Disclosure

Finding out that our husband has betrayed us is a bit like having a bomb dropped on our home.

Sadly, for the vast majority of women (over 75% says research) disclosure begins with us discovering something of his betrayal (porn on the computer/phone, prostitutes’ numbers on the phone, a mistress’s disclosure, arrival of the police, etc.). Where to from here?

Hear no evil

Some women don’t want to know anything more of his activities… at least not for awhile. Processing the “big one” (the knowledge that our husband, and our relationship with him, are not what we thought they were) is all consuming. That’s understandable. However, in order for our healing to progress (which includes getting safe, processing, grieving, and letting go /forgiving) we most likely are going to have to know our full reality. By “full reality” I don’t mean all the gory details of what he did – just the details we want once we have had a chance to give it some careful thought (possibly running this by a coach/counselor). At the very least most of us need to know the range of this thing (even if we want no details) in order to process, grieve and let go.

If you are having trouble facing more disclosure, I’d encourage you to seek help and support. Disclosure may be incredibly painful, but in many instances what we imagine is even worse than the truth – sometimes not though. Support can make it possible for us to face our reality in either case.  

Give it to me straight

Of course many women, as soon as they make a discovery or have an initial admission of betrayal, want to know the rest. Now!

Sadly, the man who has been “found out” is rarely ready to come clean on demand. That doesn’t mean the wife doesn’t have the right to ask the questions: it just means that she should set her expectations accordingly. Years of hiding and lying don’t generally disappear overnight. Thus, we are likely to get what is called a “dribbled disclosure” – and possibly one that is mixed with outright lies.

However, if we sense contrition and a willingness to come clean (some men are actually relieved to be found out) then we can explain to our husband that “dribbling” the disclosure is going to make things more painful for us than just “spitting it all out”.

Therapeutic or DIY disclosure?

Some of you will know that I have had a love/hate relationship with therapist-aided disclosures over the years. (If you've read Beyond Betryal you'll have an idea why.) At this point – after yet more years of journeying with women/couples around disclosure – I'm back to favouring "spitting it all out" in the context of the therapist's office.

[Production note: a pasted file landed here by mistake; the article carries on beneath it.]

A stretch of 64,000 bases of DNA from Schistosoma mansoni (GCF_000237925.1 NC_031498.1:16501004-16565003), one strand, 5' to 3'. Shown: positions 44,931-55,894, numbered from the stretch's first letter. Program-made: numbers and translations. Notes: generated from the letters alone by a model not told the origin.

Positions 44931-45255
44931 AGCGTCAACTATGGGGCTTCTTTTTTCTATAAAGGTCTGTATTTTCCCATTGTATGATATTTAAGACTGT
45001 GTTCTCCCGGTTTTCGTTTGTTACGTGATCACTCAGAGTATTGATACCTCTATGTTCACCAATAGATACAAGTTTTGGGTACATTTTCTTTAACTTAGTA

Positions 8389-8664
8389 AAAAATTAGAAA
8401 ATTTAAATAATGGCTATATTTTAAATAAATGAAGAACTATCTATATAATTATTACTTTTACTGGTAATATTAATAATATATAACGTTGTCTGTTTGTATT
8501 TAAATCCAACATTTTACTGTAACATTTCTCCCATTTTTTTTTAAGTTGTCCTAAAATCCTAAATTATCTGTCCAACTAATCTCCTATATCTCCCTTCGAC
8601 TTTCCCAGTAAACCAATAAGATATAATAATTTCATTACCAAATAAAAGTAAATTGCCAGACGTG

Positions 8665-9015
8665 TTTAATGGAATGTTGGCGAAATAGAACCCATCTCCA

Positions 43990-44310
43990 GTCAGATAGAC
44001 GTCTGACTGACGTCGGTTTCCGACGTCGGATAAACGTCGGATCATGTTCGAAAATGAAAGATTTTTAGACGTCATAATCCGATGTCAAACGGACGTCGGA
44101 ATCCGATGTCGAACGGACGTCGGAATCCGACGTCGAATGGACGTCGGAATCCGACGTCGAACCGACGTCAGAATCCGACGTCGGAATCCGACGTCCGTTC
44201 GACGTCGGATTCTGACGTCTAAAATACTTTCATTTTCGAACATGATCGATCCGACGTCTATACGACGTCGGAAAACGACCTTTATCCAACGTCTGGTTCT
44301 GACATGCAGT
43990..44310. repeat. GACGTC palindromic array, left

That said, if we need some answers, "now" in order to not lose our mind (or another reason like fear for our children, the media, etc.) I'm in favor of that too. I just believe that we are unlikely to get everything we ultimately want in terms of a disclosure doing it at home with no guidance.

At the very least I would recommend, if we have to do this without therapeutic support, investing in the Dan Drake/Janice Caudill (his and hers) workbooks on full disclosure. Another option is to do "an emergency" or overview disclosure ("emergency disclosure" is described in these books) at home and then leave the "full" disclosure for our work with a therapist or coach – or even, better, two therapists (ours and his).

What to expect from a therapist-led disclosure

There are are probably as many ways to lead a disclosure process as there are therapists/coaches. However, the aforementioned workbooks, really do offer most of the best practices around full disclosure.

One of the key takeaways from the books: this process is for you (the betrayed partner). Therefore, you should have all the say on the "how's", "when's", "where's" and "what's" of the disclosure. The book can guide you on what your options are, in each of these areas, if you are uncertain.

That said, most women find they need an advocate in this process as well... because what you're dealing with, in terms of the betrayal, is overwhelming enough, without having to fight (yes, I'm afraid that in some cases it is a fight) to get what you want out of this alien process. Please consider contacting an APSATS-trained/certified coach or therapist (like those of us at Naked Truth Recovery) about working with you through your disclosure.

The God of Truth (Isaiah 65:16) wants to make the truth spring up from the earth (Psalm 85:11) and bring you to the place where you know the truth, and the truth sets (both of) you free (John 8:32). He will also be there to support you as you seek  truth. In your healing journey: you do not walk alone.


This article was written by:
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Lisa Taylor

Lisa is a PSA trauma survivor, counselor and award-winning author living with her kids & recovering husband in New Zealand. She runs groups and sees international clients via Naked Truth Recovery.
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